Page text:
Purchasing real estate in Tennessee, whether it is your first home, an investment property or commercial property, is essentially a legal transaction. One part of the transaction is the execution of a purchase contract. The following are some provisions that can be included in a well-rounded purchase contract.
First, if the buyer is taking out a loan to purchase the property, their purchase contract should contain language stating that the buyer's offer is contingent on obtaining a loan at a specific interest rate. The party that will pay closing costs should also be identified in the purchase contract, and the dollar amount of the applicable closing costs should be included as well. This includes fees related to escrow, title fees, notary fees and other expenses.
A purchase contract should also contain a property inspection contingency clause. For example, the contract can state that the buyer does not have to purchase the property if a property inspection uncovers significant or expensive flaws in the property. Any fixtures that are to be included with the purchase of the property should be identified in the purchase contract. Finally, a purchase contract should contain the closing date and whether closing is contingent on the sale of existing property.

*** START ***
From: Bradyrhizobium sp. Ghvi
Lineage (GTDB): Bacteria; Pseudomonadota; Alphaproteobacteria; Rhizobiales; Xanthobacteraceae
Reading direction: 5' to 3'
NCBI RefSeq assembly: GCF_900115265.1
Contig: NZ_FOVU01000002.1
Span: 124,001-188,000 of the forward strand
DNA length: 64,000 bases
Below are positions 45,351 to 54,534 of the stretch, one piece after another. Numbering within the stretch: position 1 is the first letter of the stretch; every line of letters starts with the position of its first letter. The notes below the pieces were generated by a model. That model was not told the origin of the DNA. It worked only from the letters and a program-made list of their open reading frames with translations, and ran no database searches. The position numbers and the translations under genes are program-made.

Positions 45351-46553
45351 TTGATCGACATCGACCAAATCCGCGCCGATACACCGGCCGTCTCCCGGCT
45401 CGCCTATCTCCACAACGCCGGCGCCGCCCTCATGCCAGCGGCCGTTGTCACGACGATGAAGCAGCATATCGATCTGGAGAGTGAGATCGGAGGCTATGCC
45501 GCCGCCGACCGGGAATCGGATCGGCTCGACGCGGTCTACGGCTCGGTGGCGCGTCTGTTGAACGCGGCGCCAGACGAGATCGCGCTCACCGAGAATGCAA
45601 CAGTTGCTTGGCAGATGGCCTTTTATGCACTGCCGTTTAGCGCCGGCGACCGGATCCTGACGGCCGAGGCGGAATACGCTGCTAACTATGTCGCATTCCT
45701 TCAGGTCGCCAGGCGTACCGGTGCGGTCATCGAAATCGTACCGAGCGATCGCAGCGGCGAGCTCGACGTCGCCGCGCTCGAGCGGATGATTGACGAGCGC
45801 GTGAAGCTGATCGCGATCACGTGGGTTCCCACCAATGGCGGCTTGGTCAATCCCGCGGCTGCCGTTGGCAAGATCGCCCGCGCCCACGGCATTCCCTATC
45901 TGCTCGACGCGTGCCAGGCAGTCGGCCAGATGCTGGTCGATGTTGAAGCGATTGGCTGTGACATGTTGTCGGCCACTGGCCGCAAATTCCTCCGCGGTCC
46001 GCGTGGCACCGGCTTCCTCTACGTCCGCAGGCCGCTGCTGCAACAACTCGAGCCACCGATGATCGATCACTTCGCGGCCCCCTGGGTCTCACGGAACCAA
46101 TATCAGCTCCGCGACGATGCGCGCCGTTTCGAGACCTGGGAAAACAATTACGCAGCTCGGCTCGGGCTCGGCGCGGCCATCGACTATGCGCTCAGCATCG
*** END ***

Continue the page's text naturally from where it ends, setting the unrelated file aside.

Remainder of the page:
These are only some examples of items to include in a purchase contract for residential or commercial real estate. In the end, it can be to one's legal and financial advantage to ensure that their purchase contract is as air-tight as possible. Boilerplate contracts may not contain all the legal clauses necessary to protect the buyer's interests. However, buyers interested in executing a purchase contract can seek professional legal guidance before proceeding, so they can understand what their rights and responsibilities are.